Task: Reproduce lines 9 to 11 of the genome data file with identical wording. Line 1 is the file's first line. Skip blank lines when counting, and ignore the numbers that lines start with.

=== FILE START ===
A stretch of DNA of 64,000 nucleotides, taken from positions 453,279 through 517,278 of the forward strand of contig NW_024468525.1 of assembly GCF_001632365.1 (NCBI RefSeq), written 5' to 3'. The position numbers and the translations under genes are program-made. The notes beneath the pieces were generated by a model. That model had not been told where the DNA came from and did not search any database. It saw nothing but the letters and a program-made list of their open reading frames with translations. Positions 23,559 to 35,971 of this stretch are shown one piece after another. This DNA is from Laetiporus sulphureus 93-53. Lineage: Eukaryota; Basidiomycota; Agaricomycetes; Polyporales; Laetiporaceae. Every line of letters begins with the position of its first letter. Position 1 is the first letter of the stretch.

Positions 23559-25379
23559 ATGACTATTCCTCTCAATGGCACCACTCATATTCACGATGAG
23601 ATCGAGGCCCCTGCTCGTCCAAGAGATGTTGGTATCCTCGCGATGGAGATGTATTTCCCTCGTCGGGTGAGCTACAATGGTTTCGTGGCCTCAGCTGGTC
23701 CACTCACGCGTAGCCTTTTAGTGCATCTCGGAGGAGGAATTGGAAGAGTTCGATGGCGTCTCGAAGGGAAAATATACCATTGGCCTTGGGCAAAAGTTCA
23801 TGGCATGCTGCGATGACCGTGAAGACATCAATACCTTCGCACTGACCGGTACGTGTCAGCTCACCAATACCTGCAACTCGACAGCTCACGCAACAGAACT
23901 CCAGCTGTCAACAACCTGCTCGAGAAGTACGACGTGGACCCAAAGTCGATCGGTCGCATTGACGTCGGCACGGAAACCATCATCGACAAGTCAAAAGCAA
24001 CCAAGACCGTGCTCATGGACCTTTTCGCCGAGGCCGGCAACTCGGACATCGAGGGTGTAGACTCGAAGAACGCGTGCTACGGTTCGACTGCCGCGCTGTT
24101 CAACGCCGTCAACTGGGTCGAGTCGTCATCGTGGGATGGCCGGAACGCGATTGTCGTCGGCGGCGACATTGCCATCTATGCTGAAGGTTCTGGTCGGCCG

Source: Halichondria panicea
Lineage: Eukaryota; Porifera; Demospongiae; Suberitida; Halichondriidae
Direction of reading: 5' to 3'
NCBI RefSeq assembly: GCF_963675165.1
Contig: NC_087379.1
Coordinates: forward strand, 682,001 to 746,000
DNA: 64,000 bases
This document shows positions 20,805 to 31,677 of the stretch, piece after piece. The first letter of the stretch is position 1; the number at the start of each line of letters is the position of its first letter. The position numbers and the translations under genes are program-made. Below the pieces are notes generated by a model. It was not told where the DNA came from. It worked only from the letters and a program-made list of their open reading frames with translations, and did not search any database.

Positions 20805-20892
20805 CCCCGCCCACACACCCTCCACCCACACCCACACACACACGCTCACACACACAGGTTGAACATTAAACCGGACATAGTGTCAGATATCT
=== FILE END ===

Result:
24101 CAACGCCGTCAACTGGGTCGAGTCGTCATCGTGGGATGGCCGGAACGCGATTGTCGTCGGCGGCGACATTGCCATCTATGCTGAAGGTTCTGGTCGGCCG

Source: Halichondria panicea
Lineage: Eukaryota; Porifera; Demospongiae; Suberitida; Halichondriidae